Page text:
The Bay Area company building world’s largest vertical farm in Dubai
A small San Mateo company is building what is billed as the world’s largest vertical farm next year in Dubai, right on the runway that serves Emirates airline. The 50-foot-high sealed warehouse will produce 3 tons of leafy greens a day, without using a drop of what Sonia Lo calls “free energy” — otherwise known as sunlight — or soil, essentially recreating an optimized version of Central California in the Middle East.
“I love the fact that you’re redistributing the means of feeding back to where people actually are,” said Lo, CEO of Crop One Holdings in San Mateo, which since 2015 has provided fresh-cut lettuce and basil through Boston’s snowy winters from the company’s first vertical farm in Massachusetts. “The implications for what agriculture can do in terms of feeding more people are also incredibly exciting.”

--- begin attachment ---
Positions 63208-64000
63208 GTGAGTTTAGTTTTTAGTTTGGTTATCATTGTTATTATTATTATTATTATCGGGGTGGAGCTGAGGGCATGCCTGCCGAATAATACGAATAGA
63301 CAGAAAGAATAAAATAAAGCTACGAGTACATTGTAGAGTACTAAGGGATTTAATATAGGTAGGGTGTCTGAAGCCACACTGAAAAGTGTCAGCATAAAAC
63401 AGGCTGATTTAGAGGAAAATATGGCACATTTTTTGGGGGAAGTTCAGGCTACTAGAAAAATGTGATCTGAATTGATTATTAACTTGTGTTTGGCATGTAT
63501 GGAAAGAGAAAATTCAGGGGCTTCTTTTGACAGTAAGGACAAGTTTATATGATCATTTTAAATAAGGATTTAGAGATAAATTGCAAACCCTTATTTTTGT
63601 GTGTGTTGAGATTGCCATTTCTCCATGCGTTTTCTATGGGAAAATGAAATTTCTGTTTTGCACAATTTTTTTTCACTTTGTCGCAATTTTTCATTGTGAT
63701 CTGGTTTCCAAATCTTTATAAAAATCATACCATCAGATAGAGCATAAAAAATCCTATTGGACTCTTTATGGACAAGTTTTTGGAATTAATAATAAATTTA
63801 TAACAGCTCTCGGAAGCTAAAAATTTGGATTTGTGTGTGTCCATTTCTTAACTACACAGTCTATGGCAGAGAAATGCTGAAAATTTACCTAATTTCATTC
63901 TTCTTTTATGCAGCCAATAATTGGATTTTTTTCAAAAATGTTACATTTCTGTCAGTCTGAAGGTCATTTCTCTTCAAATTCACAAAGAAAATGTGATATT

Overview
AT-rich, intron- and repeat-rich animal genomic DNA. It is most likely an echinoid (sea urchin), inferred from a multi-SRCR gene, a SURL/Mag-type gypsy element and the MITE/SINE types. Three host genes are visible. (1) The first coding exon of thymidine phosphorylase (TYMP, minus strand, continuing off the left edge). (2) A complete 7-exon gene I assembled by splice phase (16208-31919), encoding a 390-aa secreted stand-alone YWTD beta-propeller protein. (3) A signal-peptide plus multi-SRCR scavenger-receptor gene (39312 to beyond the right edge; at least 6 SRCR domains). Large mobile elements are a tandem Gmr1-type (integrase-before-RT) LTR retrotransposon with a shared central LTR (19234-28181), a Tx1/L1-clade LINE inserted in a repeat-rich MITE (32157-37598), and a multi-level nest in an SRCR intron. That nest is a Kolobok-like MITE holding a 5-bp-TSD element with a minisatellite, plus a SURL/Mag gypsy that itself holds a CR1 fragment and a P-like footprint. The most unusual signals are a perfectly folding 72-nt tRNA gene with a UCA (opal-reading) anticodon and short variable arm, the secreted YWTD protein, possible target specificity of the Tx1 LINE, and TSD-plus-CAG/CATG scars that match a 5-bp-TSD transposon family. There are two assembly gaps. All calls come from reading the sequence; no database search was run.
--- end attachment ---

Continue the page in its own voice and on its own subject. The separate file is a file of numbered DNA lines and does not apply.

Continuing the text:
Large-scale vertical farming, sometimes called indoor farming, uses LED lights and small doses of water and nutrients to grow leafy greens and herbs — and soon strawberries — year-round in otherwise unsuitable climates. Since the farming method can protect plants from the ravages of climate change, and may have the potential to recreate terroir for wine grapes or coffee, it’s attracting big investors. In the Bay Area, Crop One’s just-announced partnership with Emirates Flight Catering amounted to $40 million just to build the Dubai farm, and Plenty in South San Francisco, which will open a farm in the Seattle area this year, raised $200 million in funding last July….
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